Torsby (Sweden) (AFP) - Thierry Neuville's world championship curse struck for the second time in two races on Saturday when he crashed into a concrete barrier at Rally Sweden just when he was cruising to victory.
The Belgian Hyundai driver had taken a commanding 43.3-second lead over Finland's Jari-Matti Latvala in a Toyota into the day's final stage, a usually straightforward spin around the Karlstad hippodrome.
But Neuville misjudged a corner and lost the steering on his car after the left front wheel came off worst after hitting the barrier.
Last month, Neuville also led in Monte Carlo on the Saturday night only for a costly error on Sunday to cause him to hand victory to world champion Sebastien Ogier instead.
"There are really no words that convey how I feel right now. It was a very sudden end to what had been a good rally for us. We had spent all Saturday with a deliberate strategy to take things steady and to stay in control of the rally," said a crestfallen Neuville.
"We didn?t want a repeat of Monte, but that?s exactly what we got. I am so disappointed for the team, for Nicolas (Gilsoul, his co-driver) and myself but we have to put it quickly behind us. We can?t dwell on such things, however frustrating.
"We know we have the pace to win rallies with the Hyundai i20 Coupe WRC. We have the confidence and I am sure the results will come. Tomorrow, we come back under Rally 2 and we?ll go for Power Stage points. We will then fight back again in Mexico."
Neuville had been just 60km from his fourth career win on Saturday before disaster struck -- he had already hinted that there was no room for complacency.
"We all know what happened in Monte Carlo. Anything can still happen so we really have to be careful," he said before the dash around the Karlstad trotting track.
Latvala inherited the lead and he now has a 3.8sec advantage over Ott Tanak in a Ford Fiesta. Ogier, in another Ford, is third, 16.6sec off the pace.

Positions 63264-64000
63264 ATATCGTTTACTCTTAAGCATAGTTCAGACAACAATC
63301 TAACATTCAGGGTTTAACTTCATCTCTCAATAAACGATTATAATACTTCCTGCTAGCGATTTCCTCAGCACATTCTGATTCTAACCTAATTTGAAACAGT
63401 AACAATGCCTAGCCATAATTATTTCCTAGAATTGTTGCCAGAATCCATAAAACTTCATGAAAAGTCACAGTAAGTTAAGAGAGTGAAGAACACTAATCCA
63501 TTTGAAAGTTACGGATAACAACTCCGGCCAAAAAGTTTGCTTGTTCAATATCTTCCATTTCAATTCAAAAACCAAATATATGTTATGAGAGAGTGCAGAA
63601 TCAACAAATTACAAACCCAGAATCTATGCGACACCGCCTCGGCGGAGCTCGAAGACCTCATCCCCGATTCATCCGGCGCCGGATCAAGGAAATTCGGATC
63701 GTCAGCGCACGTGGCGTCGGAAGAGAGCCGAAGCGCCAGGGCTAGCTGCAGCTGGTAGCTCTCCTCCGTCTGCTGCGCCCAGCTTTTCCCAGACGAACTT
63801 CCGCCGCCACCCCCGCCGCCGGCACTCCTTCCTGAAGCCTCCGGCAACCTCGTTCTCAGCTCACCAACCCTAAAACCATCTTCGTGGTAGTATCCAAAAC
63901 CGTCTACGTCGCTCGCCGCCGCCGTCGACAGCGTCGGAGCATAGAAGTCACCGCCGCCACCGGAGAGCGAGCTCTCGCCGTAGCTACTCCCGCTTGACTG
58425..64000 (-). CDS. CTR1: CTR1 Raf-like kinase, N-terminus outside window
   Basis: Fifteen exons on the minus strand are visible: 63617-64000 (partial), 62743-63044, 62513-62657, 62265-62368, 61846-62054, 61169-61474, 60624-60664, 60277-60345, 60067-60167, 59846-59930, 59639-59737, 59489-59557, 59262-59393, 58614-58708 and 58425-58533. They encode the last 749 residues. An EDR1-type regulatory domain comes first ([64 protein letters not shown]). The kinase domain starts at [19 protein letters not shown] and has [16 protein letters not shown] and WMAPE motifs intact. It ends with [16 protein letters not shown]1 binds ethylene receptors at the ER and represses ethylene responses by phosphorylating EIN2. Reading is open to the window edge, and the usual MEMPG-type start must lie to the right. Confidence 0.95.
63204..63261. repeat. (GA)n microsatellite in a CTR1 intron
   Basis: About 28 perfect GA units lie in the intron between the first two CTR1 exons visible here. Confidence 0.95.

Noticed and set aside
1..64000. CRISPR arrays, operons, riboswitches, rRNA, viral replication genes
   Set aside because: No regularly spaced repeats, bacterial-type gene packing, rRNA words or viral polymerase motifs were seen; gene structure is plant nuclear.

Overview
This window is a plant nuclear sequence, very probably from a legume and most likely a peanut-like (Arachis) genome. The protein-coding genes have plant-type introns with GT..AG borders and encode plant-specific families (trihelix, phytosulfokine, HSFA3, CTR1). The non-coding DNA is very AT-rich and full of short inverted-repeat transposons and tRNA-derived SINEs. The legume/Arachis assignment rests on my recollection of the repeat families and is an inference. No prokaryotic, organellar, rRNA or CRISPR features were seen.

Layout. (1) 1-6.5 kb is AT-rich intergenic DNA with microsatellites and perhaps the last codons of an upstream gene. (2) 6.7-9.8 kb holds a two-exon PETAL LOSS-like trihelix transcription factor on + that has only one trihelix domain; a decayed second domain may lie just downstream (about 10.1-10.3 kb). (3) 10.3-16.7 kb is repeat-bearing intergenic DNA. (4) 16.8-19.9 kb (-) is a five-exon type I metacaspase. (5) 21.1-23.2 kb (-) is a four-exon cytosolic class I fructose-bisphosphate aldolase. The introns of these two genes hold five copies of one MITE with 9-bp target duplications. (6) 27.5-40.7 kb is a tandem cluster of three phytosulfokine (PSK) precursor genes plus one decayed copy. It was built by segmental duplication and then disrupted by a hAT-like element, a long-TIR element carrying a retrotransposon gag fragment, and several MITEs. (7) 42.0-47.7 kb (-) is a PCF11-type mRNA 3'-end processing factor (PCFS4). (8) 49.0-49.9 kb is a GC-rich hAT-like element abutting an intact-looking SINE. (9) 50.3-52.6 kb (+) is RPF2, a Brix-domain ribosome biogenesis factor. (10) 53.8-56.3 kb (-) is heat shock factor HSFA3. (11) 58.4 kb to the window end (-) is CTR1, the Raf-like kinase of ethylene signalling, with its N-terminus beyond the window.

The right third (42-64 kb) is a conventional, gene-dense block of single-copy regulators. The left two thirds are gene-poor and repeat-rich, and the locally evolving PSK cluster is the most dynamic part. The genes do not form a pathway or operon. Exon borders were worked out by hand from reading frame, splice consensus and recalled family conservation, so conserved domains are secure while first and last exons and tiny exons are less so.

One of Saturday's stages -- the 12th -- was cancelled with safety in mind.
At Monte Carlo, a fan died following an accident involving Hyundai's New Zealand driver Hayden Paddon.
"It's never good news to have a stage cancelled, but I understand," said Ogier.
It was a day to forget for British driver Kris Meeke who was sitting fifth overall before he lost control of his Citroen and ended up in the trees.
He lost more than eight minutes as a result.
1. Jari-Matti Latvala-Miikka Anttila (FIN/Toyota Yaris) 2h04:59.3, 2. Ott Tanak-Raigo Molder (EST/Ford Fiesta RS) at 3.8, 3. Sebastien Ogier-Julien Ingrassia (FRA/Ford Fiesta RS) 16.6, 4. Dani Sordo-Marc Marti (ESP/Hyundai i20) 1:39.5, 5. Craig Breen-Scott Martin (IRL-GBR/Citroen C3) 2:04.5, 6. Elfyn Evans-Daniel Barritt (GBR/Ford Fiesta RS) 3:44.7, 7. Hayden Paddon-John Kennard (NZL/Hyundai i20) 5:00.2, 8. Stephane Lefebvre-Gabin Moreau (FRA/Citroen DS3) 5:37.0, 9. Pontus Tidemand-Jonas Andersson (SWE/Skoda Fabia) 6:36.7, 10. Teemu Suninen-Mikko Markkula (FIN/Ford Fiesta RS) 7:52.9
Neuville (SS2, SS3, SS5, SS6, SS7, SS14), Tanak (SS8, SS9, SS10, SS11), Latvala (SS1, SS4, SS13), Sordo (SS15)